Category Theory generalized the use of graphic language to specify structures and properties through diagrams. These categorical techniques provide powerful tools for formal specification, structuring, model construction, and formal verification for a wide range of systems, presented on a grate variety of papers. The data specification requires finite, effective and comprehensive presentation of complete structures, this type of methodology was explored on Category Theory for algebraic specification by Ehresmann[Ehresm68]. He developed sketches as a specification methodology of mathematical structures and presented it as an alternative to the string-based specification employed in mathematical logic. The functional semantic of sketches is sound in the informal sense that it preserves by definition the structure given in the sketch. Sketch specification enjoy a unique combination of rigour, expressiveness and comprehensibility. They can be used for data modelling, process modelling and meta-data modelling as well thus providing a unified specification framework for system modelling. For our goal we extend the syntax of sketch to multi-graphs and define its models on the Topos (see e.g. for definition [Johnstone02]), defined by relation evaluated in a many-valued logic. We named specification system too our version of Ehresmanns sketch, and on its definition we developed a conservative extension to the notions of commutative diagram, limit and colimit for many-valued logic.
In this work, we use background knowledge about a problem to specify its domain structures. This type of information is assumed to be vague or uncertain, and described using multi-diagrams. We simplify the exposition and presentation of this notions using a string-based codification, for this type of multi-diagrams, named relational specification. We use this description for presenting structures extracted from data and on its integration.
There are essentially two representation paradigms to represent the extracted information, usually taken very differently. On one hand, symbolic-based descriptions are specified through a grammar that has fairly clear semantics. On the other hand, the usual way to see information presented using a connectionist description is its codification on a neural network (NN). Artificial NNs, in principle, combine the ability to learn and robustness or insensitivity to perturbations of input data. NNs are usually taken as black boxes, thereby providing little insight into how the information is codified. It is natural to seek a synergy integrating the white-box character of symbolic base representation and the learning power of artificial neuronal networks. Such neuro-symbolic models are currently a very active area of research. In the context of classic logic see [Bornscheuer98] [Hitzler04] [Holldobler00]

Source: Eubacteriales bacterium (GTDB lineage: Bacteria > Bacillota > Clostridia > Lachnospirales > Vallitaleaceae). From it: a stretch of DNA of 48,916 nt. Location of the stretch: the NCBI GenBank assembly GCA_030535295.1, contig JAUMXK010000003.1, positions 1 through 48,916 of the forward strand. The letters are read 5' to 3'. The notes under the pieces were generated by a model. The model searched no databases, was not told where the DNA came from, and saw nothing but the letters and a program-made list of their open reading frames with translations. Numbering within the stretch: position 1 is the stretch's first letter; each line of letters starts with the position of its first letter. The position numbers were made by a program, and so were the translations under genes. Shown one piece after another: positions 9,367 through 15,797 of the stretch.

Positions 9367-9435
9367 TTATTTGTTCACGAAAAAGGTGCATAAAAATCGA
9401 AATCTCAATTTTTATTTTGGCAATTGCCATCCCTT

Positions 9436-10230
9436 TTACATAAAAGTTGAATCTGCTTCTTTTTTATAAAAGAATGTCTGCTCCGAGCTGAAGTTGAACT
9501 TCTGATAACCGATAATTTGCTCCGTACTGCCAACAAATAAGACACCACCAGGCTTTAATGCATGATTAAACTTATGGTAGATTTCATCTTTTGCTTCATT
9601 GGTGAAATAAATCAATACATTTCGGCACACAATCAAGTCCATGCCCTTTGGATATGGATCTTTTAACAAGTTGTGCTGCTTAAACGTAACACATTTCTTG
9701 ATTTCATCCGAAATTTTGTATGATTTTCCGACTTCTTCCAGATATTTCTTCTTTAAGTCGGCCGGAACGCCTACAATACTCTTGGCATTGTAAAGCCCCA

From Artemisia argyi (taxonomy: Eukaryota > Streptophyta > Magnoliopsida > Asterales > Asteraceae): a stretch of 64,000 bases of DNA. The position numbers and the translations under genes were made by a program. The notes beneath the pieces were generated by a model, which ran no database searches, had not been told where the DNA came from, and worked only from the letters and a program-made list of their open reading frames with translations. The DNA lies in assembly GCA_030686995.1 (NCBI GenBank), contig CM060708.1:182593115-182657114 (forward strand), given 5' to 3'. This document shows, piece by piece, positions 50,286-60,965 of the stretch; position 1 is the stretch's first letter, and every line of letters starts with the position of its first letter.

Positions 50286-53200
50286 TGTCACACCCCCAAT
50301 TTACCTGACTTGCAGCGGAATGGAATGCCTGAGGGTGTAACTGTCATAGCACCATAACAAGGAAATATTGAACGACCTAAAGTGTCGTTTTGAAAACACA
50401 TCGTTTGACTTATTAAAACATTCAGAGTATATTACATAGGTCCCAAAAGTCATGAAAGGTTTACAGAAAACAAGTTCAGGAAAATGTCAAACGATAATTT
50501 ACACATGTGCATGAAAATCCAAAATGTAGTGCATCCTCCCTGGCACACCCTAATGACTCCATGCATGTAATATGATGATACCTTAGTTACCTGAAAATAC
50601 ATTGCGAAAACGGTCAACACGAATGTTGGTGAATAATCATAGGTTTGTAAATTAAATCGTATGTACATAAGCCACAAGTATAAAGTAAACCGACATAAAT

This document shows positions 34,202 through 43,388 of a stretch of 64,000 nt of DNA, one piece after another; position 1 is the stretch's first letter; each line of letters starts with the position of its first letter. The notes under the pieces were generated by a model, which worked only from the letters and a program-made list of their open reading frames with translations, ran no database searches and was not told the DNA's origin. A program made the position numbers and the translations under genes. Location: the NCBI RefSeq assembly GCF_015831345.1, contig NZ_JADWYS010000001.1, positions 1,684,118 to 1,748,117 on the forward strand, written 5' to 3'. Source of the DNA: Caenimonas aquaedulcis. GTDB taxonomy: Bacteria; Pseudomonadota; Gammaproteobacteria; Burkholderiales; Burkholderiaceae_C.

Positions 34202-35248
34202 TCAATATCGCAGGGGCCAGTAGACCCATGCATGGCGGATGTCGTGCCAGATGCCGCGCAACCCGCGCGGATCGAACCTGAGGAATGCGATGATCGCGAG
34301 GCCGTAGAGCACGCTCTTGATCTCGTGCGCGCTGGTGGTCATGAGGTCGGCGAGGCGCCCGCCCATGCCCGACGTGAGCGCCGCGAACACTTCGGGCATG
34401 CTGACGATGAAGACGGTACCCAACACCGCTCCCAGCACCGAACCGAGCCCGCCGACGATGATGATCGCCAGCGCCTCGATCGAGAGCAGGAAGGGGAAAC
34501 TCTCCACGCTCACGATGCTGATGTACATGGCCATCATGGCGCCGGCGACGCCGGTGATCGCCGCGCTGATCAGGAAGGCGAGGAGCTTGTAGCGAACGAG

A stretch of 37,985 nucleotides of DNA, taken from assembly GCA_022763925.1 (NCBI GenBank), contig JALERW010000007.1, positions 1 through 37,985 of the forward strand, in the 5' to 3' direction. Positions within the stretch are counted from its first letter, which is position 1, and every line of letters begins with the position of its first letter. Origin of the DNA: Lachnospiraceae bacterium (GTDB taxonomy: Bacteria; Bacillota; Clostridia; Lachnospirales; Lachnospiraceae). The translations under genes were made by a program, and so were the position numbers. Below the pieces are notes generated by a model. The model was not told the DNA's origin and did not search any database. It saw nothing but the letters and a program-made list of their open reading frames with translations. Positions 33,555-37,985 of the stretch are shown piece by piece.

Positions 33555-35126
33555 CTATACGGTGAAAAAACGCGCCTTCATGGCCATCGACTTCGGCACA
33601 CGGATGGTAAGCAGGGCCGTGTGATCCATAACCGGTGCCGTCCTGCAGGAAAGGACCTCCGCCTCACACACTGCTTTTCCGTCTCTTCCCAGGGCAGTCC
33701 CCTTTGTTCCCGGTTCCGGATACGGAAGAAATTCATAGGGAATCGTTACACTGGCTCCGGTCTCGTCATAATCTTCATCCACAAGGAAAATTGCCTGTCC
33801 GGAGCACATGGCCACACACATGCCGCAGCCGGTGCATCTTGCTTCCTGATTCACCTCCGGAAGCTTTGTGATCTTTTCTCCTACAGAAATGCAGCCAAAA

, for the extraction of logic programs from trained networks. For the extraction of modal and temporal logic programs see[Avila07] and [Avila08]. In [Komendantskaya07] we can find processes to generate connectionist representation of multi-valued logic programs and for Łukasiewicz logic programs (ŁL) [Klawonn92].
Our approach to the generation of neuro-symbolic models uses Łukasiewicz logic. This type of many-valued logic has a very useful property motivated by the ”linearity” of logic connectives. Every logic connective can be defined by a neuron in an artificial network having, by activation function, the identity truncated to zero and one[Castro98]. This allows the direct codification of formulas into network architecture, and simplifies the extraction of rules. Multilayer feed-forward NN, having this type of activation function, can be trained efficiently using the Levenderg-Marquardt (LM) algorithm [HaganMenhaj99], and the generated network can be simplified using the ”Optimal Brain Surgeon” algorithm proposed by B. Hassibi, D. G. Stork and G.J. Stork [Hassibi93].
We combine specification system and the injection of information extracted, on the specification, in the context of structures generated using a fuzzy automata. This type of automata are presented as simple process to generate uncertain structures. They are used to describe an example: where the generated data is stored in a specified structure and where we apply the extraction methodology, using different views of the data, to find new insights about the data. This symbolic knowledge is inject in the specification improving the available description about the data. In this sense we see the specification system as a knowledge base about the problem domain .
In this section, we present some concepts that will be used throughout the paper.